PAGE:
So, in light of adding tools to your toolboxes and doing so with specific Common Core ideas, I’d like to share three new tools that I’ve come across recently as well as some ideas for engaging these tools for curriculum upgrades.

Smore allows a user to create flyers with embedded color schemes, fonts, and templates. I used it initially to create handouts for a workshop I was doing and quickly figured out that I needed to prioritize my information so that the message I was sending would fit on one printed page. I created a Smore flyer for this blog post around Text Complexity, specifically considering Reader and Task, from the Common Core document. Here’s the example:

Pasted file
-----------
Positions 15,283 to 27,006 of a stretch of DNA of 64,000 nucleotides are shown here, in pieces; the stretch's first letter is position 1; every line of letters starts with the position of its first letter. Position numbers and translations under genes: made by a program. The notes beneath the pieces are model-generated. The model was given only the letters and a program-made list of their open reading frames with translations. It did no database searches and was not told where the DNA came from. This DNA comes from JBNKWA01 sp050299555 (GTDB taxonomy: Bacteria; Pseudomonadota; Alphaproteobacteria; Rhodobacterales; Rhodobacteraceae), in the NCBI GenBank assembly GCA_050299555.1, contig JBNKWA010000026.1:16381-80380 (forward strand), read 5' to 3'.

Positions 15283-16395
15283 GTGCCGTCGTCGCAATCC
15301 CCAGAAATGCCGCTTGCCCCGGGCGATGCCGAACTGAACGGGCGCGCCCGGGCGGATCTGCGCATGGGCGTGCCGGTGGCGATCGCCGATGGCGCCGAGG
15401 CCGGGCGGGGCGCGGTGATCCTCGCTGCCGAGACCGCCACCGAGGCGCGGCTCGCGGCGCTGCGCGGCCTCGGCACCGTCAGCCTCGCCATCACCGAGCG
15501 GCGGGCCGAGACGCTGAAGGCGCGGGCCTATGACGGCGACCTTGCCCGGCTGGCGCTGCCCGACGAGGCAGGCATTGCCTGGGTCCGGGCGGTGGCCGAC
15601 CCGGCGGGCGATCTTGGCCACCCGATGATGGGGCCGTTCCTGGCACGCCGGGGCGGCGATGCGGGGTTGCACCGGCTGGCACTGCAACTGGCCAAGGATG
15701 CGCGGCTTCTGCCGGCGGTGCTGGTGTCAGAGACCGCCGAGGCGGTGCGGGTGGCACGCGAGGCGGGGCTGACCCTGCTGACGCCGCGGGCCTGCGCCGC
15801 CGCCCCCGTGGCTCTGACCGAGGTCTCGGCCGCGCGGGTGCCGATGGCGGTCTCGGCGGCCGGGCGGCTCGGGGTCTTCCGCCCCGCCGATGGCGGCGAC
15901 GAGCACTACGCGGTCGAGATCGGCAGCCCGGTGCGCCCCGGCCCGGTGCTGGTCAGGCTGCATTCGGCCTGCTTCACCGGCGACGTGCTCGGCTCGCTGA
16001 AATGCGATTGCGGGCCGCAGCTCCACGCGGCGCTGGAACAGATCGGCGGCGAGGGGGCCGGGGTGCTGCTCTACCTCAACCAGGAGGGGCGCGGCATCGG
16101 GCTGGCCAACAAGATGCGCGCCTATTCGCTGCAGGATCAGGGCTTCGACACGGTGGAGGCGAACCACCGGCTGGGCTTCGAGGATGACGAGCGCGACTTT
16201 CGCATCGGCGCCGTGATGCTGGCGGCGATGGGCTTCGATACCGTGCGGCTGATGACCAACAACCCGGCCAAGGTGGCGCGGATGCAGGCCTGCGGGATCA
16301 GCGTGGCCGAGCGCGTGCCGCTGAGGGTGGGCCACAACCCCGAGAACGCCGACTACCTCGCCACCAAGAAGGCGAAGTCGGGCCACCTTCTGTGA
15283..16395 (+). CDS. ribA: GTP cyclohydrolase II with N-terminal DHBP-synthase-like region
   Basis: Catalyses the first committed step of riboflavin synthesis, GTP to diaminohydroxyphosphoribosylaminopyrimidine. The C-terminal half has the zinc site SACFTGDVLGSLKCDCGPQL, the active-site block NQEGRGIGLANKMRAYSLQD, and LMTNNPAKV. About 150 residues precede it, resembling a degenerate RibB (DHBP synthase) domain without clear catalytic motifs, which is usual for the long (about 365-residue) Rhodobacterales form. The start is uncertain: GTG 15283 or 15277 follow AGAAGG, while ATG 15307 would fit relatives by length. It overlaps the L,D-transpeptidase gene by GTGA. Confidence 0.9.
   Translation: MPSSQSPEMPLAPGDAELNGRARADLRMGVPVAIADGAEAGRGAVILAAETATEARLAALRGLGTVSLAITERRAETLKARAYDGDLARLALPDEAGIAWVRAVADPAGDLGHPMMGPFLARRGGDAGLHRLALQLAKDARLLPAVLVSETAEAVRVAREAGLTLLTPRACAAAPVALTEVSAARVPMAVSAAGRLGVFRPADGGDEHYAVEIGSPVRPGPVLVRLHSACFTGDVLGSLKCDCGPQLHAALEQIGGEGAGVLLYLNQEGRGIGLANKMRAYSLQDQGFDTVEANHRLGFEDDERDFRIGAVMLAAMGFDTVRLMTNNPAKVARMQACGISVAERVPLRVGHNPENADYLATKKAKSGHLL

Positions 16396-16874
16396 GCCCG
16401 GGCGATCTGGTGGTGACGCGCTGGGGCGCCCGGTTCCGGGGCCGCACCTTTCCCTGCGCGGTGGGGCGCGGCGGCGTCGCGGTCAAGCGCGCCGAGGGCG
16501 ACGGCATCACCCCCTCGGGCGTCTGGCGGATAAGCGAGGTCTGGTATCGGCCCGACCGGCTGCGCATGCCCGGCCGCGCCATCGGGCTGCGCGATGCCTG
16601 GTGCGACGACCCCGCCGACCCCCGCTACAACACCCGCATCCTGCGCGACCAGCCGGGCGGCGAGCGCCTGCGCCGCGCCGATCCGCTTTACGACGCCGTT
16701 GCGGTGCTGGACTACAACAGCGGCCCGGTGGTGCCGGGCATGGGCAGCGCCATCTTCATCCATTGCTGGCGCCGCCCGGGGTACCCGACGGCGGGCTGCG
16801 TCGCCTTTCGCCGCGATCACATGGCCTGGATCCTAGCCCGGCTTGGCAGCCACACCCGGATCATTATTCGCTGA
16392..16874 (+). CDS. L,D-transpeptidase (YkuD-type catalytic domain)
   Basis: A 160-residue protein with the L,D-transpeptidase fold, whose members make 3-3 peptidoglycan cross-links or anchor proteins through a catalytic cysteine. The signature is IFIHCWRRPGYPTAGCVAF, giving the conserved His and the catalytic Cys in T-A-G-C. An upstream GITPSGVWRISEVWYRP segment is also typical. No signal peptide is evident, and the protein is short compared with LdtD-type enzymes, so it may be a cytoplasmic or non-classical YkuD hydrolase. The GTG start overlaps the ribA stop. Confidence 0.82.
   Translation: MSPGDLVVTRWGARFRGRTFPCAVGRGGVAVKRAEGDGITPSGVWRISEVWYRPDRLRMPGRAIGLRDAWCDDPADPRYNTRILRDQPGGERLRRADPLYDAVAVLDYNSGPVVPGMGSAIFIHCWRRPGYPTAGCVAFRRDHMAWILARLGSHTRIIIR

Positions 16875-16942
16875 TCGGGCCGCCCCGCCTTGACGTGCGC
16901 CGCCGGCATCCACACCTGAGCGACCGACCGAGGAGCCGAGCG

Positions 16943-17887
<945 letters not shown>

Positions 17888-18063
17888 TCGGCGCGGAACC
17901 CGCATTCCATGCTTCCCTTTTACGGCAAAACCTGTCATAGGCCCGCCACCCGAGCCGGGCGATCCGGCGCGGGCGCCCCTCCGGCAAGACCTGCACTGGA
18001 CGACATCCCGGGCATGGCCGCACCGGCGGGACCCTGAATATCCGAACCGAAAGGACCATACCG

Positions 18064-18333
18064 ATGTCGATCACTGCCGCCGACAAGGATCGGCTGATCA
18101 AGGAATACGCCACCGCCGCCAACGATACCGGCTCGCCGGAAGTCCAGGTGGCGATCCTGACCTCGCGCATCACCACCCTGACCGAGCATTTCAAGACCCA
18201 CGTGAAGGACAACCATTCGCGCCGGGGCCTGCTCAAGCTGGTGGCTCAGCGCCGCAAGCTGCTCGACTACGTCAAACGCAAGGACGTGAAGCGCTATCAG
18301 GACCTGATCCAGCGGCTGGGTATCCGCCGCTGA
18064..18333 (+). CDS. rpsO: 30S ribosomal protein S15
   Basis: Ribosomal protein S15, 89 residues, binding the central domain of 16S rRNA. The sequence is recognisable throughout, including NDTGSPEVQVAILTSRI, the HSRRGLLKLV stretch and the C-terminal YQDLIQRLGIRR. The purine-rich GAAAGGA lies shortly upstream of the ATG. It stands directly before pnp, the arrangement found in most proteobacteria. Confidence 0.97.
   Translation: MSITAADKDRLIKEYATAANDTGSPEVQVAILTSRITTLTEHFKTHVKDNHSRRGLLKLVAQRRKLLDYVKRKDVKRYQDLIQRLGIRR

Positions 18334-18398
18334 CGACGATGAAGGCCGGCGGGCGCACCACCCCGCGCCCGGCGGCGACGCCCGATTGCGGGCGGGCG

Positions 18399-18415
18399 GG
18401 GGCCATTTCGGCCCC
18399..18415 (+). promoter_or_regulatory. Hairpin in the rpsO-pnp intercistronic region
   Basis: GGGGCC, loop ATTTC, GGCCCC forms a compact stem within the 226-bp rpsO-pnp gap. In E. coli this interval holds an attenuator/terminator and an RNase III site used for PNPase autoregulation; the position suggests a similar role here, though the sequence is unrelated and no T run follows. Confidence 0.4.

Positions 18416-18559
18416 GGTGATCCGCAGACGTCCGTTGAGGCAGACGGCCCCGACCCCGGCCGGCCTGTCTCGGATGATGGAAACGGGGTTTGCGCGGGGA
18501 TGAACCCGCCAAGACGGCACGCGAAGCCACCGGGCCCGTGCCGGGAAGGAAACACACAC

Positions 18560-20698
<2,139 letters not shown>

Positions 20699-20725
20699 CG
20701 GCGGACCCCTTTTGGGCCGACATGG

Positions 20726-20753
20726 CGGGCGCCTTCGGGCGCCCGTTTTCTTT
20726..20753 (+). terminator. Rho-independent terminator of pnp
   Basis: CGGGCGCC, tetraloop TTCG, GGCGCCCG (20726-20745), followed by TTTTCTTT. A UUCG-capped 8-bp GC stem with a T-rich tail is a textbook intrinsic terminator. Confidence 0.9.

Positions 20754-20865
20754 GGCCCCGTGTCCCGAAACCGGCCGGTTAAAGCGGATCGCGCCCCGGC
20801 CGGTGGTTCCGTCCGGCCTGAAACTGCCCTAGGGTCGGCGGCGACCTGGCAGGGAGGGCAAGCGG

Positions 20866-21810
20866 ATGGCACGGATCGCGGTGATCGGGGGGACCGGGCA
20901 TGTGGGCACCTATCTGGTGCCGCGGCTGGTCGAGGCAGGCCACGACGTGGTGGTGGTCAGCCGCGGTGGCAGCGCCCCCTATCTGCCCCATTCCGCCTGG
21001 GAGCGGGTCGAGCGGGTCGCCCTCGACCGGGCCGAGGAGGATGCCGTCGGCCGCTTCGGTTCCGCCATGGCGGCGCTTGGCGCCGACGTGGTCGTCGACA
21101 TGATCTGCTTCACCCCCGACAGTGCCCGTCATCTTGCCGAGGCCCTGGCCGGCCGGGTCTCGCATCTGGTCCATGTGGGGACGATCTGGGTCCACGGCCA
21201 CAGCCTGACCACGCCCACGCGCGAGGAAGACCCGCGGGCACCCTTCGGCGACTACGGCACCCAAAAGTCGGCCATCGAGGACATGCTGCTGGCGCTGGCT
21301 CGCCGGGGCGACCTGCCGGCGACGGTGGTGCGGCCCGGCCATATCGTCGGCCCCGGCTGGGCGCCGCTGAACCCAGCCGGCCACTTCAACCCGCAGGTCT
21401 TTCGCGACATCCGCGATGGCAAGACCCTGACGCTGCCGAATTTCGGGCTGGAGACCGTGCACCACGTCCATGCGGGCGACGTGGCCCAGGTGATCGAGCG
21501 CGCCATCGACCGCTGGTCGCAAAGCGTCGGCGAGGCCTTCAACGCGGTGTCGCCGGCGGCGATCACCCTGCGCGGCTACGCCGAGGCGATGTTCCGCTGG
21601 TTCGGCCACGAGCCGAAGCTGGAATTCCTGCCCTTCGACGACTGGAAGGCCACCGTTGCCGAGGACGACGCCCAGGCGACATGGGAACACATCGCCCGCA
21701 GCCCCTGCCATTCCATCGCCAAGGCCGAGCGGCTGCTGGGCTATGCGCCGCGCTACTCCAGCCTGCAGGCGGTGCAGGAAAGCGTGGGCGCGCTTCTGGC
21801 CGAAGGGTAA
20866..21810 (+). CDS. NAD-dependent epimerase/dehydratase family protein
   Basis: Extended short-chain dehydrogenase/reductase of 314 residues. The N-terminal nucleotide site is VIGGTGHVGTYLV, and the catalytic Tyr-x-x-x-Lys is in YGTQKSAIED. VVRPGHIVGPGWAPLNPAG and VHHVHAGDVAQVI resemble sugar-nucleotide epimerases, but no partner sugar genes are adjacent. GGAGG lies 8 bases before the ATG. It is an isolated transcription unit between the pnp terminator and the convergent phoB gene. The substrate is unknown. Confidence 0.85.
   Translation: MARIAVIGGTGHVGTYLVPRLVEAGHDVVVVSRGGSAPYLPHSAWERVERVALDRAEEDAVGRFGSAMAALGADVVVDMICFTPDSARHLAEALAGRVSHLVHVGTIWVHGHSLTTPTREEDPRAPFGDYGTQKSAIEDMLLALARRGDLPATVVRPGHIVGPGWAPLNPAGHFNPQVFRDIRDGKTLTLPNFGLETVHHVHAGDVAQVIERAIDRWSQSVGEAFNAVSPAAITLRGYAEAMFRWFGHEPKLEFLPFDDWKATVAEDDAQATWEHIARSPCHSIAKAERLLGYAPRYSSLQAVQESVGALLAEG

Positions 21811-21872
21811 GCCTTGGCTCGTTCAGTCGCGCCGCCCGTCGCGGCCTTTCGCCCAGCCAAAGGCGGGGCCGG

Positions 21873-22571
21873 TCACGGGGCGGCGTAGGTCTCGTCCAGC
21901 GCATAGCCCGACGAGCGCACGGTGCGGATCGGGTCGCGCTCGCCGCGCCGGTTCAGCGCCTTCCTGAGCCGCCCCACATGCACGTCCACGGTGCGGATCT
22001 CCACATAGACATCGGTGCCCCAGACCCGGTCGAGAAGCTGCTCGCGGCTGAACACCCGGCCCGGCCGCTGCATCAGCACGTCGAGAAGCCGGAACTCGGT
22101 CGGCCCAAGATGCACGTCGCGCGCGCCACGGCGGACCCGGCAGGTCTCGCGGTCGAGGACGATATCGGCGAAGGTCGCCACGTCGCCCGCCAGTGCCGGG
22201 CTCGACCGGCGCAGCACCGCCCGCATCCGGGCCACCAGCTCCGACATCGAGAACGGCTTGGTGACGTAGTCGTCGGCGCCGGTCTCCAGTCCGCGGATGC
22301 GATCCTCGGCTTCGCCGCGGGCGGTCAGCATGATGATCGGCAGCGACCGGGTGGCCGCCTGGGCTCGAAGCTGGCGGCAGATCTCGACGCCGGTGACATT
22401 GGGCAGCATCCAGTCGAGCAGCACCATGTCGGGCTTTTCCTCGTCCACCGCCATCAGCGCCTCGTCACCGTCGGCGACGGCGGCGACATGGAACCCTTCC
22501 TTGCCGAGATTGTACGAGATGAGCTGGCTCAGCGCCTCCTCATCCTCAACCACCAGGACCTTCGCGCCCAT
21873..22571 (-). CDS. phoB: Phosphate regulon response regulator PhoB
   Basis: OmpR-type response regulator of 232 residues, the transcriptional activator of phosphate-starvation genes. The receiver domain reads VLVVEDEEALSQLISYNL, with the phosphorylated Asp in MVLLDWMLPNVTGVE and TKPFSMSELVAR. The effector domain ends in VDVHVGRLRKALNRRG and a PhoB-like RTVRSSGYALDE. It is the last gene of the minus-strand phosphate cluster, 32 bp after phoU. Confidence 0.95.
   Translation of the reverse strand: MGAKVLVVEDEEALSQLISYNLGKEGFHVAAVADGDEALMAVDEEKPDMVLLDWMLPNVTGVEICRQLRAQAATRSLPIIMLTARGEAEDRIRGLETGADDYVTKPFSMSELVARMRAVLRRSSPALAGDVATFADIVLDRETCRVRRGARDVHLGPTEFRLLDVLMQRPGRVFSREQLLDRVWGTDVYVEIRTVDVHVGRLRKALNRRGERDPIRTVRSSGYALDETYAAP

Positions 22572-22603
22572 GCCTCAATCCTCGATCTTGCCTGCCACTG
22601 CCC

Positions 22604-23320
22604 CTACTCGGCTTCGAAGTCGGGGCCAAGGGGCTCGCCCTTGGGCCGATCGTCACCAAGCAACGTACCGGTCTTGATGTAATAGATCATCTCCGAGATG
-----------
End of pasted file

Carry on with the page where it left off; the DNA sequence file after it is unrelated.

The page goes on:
I liked this tool for several reasons and see several opportunities for specific tasks/upgrades using this tool. For one, if students are visualizing their learning using something like this, it promotes eye-catching design. Brain based instructional strategies work because they are different, creating “mental glue” to help the brain retain information. Visuals stick better than text and using a tool like Smore will help students own their learning. Also, if students are writing about text, specifically after “close reading,” this might be a good tool to use for emphasizing important comprehension points or prioritizing the information they may potentially share. In fact, how awesome would it be for students, perhaps in pairs, to prioritize different pieces of the puzzle, with some focusing on text structure, some on vocabulary, some on connections to other texts, some on text based conclusions, etc. This could help establish new audiences, purposes, and tasks as students make their own choices and ultimately help teach each other! (With sideline coaching from the teacher, rather than direct instruction.)